Individuals on the conservative end of the political spectrum are less likely to vaccinate against preventable diseases than those more to the middle or left, according to a new study published by three professors from the University of Idaho.

The study, "The Influence of Political Ideology and Trust on Willingness to Vaccinate," by assistant professors Brent Baumgaertner, Juliet Carlisle and Florian Justwan of the College of Letters, Arts and Social Sciences explored social influences and the role they play in humans' protective behavior. It was published this week in the journal Public Library of Science One (PLOS ONE).

The effect of social influences on protective behavior are everywhere, Baumgaertner said. A sick employee wants to look tough to her boss, so she goes into work anyway. A person living in a Western culture does not wear a face mask to protect against disease, but a person in an Eastern culture might do the opposite.

In the case of vaccines in the U.S., the professors found an individual's political ideology appears to have an effect on whether they will seek out a preventive vaccination.

"We had a hunch to presume that conservatives would be less supportive of vaccines," Carlisle said.

But it took a series of interviews and collected data to prove that hypothesis right.

Interviewees were asked questions about their political beliefs, their attitudes about vaccinations and their demographic characteristics. That data was then compared to respondents' reactions to two hypothetical scenarios. In one, they had not yet received a vaccine for whooping cough, measles or influenza, but there was no immediate risk of getting infected. In another, they had not yet received the relevant vaccine, but there was an outbreak of the disease in their community. Respondents were asked to answer how likely they would be to get vaccinated in either situation.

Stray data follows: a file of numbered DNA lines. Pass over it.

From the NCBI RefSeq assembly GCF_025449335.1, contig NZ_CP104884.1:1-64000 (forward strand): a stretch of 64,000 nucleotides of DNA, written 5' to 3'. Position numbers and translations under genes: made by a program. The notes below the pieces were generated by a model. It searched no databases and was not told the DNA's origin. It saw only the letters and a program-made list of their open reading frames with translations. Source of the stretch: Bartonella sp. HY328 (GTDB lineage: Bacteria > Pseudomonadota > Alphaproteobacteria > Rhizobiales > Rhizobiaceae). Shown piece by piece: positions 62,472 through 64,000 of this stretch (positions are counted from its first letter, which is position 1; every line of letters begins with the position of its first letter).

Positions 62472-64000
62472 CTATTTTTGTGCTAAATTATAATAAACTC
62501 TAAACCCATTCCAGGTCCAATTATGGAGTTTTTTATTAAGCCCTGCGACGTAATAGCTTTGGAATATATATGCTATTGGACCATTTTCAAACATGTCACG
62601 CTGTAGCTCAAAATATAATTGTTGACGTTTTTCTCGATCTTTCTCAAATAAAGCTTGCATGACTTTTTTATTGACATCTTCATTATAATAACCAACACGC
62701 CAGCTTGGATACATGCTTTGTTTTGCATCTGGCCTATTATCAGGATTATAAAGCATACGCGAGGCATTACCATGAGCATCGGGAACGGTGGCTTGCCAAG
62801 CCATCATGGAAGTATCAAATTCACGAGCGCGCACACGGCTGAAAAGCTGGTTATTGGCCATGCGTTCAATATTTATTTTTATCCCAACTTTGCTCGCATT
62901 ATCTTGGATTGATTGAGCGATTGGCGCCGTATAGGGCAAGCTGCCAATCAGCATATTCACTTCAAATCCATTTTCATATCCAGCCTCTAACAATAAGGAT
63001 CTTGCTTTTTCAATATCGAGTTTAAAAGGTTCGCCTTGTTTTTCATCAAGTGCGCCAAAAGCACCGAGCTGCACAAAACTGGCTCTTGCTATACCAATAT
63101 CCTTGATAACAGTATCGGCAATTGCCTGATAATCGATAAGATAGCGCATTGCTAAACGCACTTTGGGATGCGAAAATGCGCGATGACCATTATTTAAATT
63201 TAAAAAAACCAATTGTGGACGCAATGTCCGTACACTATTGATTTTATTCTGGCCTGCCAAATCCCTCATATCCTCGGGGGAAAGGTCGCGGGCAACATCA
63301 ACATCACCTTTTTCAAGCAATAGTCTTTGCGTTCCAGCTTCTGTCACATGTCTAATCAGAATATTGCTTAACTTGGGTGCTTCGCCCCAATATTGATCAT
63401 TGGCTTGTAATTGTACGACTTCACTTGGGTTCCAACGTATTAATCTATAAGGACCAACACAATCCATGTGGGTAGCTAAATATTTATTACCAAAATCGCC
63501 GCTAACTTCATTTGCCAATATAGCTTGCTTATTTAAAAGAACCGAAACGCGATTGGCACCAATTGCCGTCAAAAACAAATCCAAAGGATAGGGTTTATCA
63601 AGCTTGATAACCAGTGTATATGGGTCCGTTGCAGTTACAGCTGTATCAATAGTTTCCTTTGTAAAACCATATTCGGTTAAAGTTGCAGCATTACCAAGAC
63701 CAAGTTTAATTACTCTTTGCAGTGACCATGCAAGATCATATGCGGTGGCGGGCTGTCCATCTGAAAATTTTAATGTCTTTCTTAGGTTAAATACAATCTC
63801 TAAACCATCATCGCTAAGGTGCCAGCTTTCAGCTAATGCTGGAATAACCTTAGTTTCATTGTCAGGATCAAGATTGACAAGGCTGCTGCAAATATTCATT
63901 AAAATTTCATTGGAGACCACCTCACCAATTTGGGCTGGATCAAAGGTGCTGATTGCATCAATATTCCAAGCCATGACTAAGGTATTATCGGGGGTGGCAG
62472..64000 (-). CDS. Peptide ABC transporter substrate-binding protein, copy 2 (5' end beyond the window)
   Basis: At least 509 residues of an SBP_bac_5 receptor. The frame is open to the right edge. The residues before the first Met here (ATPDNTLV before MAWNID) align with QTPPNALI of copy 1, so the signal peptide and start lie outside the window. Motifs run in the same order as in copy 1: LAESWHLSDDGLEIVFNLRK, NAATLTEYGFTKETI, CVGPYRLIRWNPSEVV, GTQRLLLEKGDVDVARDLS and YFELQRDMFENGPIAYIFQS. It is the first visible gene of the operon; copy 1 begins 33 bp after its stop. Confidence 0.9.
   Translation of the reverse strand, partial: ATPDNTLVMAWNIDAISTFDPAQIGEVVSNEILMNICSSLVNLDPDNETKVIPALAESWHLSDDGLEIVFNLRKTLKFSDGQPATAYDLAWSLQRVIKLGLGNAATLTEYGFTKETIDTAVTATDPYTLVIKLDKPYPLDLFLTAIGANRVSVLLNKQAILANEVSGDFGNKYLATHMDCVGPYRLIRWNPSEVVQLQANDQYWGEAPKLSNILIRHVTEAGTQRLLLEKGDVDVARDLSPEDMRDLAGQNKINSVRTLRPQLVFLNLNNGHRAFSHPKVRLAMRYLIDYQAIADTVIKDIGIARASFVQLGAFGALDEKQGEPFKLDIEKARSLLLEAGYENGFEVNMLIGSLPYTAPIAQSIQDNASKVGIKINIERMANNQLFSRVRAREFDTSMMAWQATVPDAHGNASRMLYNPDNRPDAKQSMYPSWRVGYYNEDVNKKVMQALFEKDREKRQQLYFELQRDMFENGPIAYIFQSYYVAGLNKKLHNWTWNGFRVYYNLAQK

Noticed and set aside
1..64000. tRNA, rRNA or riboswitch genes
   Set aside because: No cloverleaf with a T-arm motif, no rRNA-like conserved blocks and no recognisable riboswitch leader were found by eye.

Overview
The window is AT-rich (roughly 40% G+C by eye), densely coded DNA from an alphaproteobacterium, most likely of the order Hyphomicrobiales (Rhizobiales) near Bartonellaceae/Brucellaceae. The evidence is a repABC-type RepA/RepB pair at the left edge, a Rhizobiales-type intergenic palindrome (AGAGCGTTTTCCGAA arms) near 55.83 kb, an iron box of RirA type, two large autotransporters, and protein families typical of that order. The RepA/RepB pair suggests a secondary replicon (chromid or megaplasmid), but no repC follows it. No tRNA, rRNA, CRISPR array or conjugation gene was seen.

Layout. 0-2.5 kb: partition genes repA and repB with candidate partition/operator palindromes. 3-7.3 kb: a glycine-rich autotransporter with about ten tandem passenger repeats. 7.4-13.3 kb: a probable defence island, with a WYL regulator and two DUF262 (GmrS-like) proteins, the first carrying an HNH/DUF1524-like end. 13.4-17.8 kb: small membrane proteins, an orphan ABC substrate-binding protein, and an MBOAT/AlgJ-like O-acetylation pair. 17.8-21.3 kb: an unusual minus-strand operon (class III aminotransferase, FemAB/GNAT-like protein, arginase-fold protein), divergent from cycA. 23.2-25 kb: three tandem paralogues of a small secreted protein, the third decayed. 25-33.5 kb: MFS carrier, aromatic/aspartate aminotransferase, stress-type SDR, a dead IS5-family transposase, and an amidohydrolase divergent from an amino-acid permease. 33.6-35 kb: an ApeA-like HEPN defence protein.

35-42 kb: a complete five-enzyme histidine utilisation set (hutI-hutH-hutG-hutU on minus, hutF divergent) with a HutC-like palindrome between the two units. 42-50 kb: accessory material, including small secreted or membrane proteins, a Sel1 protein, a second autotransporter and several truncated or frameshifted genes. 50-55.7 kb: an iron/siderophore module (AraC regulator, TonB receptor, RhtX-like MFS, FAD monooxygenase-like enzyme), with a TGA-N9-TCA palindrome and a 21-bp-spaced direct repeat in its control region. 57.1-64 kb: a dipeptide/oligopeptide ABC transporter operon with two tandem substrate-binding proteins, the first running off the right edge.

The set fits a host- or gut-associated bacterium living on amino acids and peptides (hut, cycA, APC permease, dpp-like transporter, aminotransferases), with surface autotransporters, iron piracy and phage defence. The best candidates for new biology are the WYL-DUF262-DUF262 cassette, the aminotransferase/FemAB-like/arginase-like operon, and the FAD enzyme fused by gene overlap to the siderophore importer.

According to the study, the responses indicated a strong statistical relationship, not just between political ideology and attitudes about vaccines, but between ideology and an individual's trust of government entities.

"In particular, more conservative respondents tend to express lower levels of trust in institutions like the (Centers for Disease Control and Prevention) than their less conservative counterparts," the study reads.

Carlisle explained, "Conservatives generally don't want government involved in their lives, so there is this ideological perspective that government is not good, whereas liberals generally want government intervention" and are likely more trusting of such behavior.

The data did disprove one of the professors' hypotheses - political ideology does not appear to have a strong relationship to how much an individual trusts their primary health care provider.

"What we find here is that it does matter very much which specific entity tells people about the risks and benefits of certain vaccines," Justwan said.

Primary health care providers, then, could be a neutral place for information on vaccines to be passed on to individuals, the professors said.

"If you know your audience is very skeptical of a health care institute, then it's probably better that this message doesn't come from them," Baumgaertner said.

The professors are now planning follow-up studies, one to explore how increased severity of symptoms affects a person's likelihood of receiving a vaccine, and another that would examine how exposure to certain media outlets affects a person's attitude about vaccines.

Taylor Nadauld can be reached at (208) 883-4630, by email to and on Twitter @tnadauldarg.

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